Aug 2, 2006 at 3:03 am #1219166Aug 3, 2006 at 9:18 am #1360369
@ryanLocale: Rocky Mountains
I’m wondering, for those of you experimenting with SUL this summer, what is the range of volume (ci) you are finding you need in an SUL pack?
Do you prefer a tiny pack, like the MLD Revelation, and strap stuff to the outside, or a big pack (e.g., Gossamer Gear G5) with everything inside?
Stuff on the outside of the pack bugs me, but it’s usually because of aesthetics. I don’t like looking like the walking version of Sanford & Son (queue intro music here). Of course, in bushy places it’s nice to keep the outside in order as well.Aug 3, 2006 at 9:34 am #1360370
@gfinley001Locale: SF Bay Area
I started with SUL about a year ago using a G5 that ended up being half empty, which is what prompted me to get a G6 (I’m now waiting on delivery of a Prophet). I hate having stuff hanging off the outside, and have found the G6 to be big enough for 3-4 day trips in moderate temperatures (nothing less than freezing at night).Aug 3, 2006 at 10:46 am #1360374
Mark VerberBPL Member
@verberLocale: San Francisco Bay Area
For 2-3 days, I find that I typically want 1800 cu/in.
I like most items inside for several reasons: aesthetics is one part of it, but having a smoother profile reduces the amount of snags when I go cross country. I also think having the pack tightly packed with the weight close to my back carries better (especially when I am fastpacking / trail running)… items outside the pack seem to generate additional torque.Aug 3, 2006 at 12:01 pm #1360381
30 L is about as small as I can go for a two or three day trip.
I’ve adopted a bit of a different viewpoint on my pack sizing ….
My summer Bag takes up about 8 L, my Clothes take up about 8 L with a high loft pullover, I reserve 2 L for mic. gear such as first aid, headlamp, etc, 2 L for my Gatewood cape, 2 L for my pad, and 2 L for my A6 Adventure Bivy.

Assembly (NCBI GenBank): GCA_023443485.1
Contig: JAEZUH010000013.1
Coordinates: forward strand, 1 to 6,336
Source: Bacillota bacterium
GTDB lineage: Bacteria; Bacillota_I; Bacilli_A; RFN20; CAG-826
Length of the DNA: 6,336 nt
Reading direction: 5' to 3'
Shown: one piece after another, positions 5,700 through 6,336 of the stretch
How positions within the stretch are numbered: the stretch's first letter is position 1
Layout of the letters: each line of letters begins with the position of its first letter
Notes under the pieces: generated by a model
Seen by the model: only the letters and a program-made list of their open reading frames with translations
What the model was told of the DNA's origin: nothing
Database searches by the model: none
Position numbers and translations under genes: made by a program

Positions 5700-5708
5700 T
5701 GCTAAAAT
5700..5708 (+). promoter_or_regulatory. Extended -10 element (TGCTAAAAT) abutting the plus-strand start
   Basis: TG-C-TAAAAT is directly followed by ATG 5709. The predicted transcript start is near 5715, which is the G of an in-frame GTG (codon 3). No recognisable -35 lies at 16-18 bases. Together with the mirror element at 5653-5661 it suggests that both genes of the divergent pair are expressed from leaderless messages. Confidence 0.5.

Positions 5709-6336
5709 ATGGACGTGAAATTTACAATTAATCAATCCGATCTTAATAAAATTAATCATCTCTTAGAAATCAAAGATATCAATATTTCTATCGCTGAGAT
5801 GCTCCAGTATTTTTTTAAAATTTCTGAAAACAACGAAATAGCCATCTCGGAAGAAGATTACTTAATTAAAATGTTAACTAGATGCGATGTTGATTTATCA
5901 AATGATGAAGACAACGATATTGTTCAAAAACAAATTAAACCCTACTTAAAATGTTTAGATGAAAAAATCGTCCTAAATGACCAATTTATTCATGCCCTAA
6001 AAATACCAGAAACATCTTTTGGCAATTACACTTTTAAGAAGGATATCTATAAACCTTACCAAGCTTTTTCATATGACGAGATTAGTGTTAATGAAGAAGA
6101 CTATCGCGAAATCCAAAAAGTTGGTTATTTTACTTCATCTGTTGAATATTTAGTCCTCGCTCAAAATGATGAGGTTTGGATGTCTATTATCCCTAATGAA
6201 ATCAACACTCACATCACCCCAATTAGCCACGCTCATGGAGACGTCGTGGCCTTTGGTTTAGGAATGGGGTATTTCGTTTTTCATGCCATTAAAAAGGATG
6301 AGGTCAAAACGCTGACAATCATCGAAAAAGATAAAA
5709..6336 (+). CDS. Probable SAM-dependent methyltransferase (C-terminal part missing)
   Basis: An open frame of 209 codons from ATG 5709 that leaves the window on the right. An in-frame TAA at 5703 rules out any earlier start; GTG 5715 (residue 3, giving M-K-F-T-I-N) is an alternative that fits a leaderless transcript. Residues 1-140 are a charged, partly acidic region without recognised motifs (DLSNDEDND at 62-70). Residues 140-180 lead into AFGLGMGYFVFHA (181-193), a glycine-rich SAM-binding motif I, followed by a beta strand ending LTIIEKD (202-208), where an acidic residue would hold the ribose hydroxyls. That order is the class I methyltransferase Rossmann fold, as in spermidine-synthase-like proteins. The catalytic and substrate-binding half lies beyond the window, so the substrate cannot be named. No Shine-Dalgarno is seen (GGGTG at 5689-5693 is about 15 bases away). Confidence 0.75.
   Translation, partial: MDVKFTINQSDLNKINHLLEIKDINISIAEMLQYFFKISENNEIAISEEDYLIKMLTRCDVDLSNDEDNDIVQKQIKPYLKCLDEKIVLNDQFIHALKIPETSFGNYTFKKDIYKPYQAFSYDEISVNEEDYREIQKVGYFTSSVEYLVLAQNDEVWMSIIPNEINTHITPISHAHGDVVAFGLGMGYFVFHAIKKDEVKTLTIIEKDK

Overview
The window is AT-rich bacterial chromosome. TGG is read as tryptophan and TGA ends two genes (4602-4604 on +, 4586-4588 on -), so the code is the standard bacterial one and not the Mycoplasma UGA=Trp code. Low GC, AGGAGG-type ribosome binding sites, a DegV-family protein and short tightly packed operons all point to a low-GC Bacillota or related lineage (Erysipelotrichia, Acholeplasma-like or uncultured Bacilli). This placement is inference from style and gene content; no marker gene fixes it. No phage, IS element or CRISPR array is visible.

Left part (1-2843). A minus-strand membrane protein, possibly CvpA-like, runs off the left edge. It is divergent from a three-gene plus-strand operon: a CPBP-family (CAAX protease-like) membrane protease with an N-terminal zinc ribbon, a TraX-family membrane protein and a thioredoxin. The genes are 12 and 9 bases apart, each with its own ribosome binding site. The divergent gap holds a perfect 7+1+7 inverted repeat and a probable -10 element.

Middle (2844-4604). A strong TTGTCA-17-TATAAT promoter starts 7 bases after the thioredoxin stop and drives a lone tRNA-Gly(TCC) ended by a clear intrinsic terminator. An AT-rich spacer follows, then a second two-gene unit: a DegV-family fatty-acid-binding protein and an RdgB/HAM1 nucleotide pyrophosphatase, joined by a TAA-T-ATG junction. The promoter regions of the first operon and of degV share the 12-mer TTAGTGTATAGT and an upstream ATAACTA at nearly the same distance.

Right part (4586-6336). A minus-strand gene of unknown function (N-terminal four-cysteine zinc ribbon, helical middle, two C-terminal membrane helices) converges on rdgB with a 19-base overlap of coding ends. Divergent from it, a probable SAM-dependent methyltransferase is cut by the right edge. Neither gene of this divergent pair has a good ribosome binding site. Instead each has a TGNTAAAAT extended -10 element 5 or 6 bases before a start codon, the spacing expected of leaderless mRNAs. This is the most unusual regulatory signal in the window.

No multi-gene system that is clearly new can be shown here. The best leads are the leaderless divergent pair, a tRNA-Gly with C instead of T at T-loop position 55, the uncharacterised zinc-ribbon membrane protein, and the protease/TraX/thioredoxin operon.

This takes up 24 L of volume.
Water and Food remain … 2 L of water added to a 33 L pack leaves 7 L for food and cooking gear … 0.6 L for cup, spoon, windscreen, and stove, and about 400 cu in for food, or about 3 and a half days worth ( a little over 2.1 L per day, food and drink mixes).
A 40 L pack will take me out to about 5 days with the extra food, TP, fuel, and a book tossed in.
I typically carry a 62 L pack for trips over 5 days.Aug 3, 2006 at 1:04 pm #1360385
Of course, with higher density foods and careful repackaging I could push that down to, say, 1.6 L per day.Aug 4, 2006 at 12:30 am #1360428
@ericlLocale: Northern Colorado
I have never found a larger pack size a disadvantage in practice, especially when one has the option of not using a top extension or large outside pockets, as in the G5.
I’m a big fan of keeping my $700 worth of down bags packed as loosely as practical, and find a larger pack is much better for this.
I also believe sleeping bags should ideally be packed on top, so as not to be compressed with each step taken, which again is easier with a larger pack.Aug 30, 2006 at 9:56 pm #1362063
Ben 2 WorldBPL Member
@ben2worldLocale: So Cal
A 1800-2000 ci frameless pack is just about right for me when hiking for 2 or 3 days.
I too dislike hanging things outside my pack (mainly due to aesthetics) — with one exception: my tent. When arriving at camp, I like being able to access and set up my tent without disturbing (or even opening) my pack. This is especially advantageous in the rain — no worries about exposing pack contents to the rain.
When striking camp, I do all my packing inside my tent/vestibule. After my pack is all zipped up, I then take down my tent and attach it to the outside of my pack.
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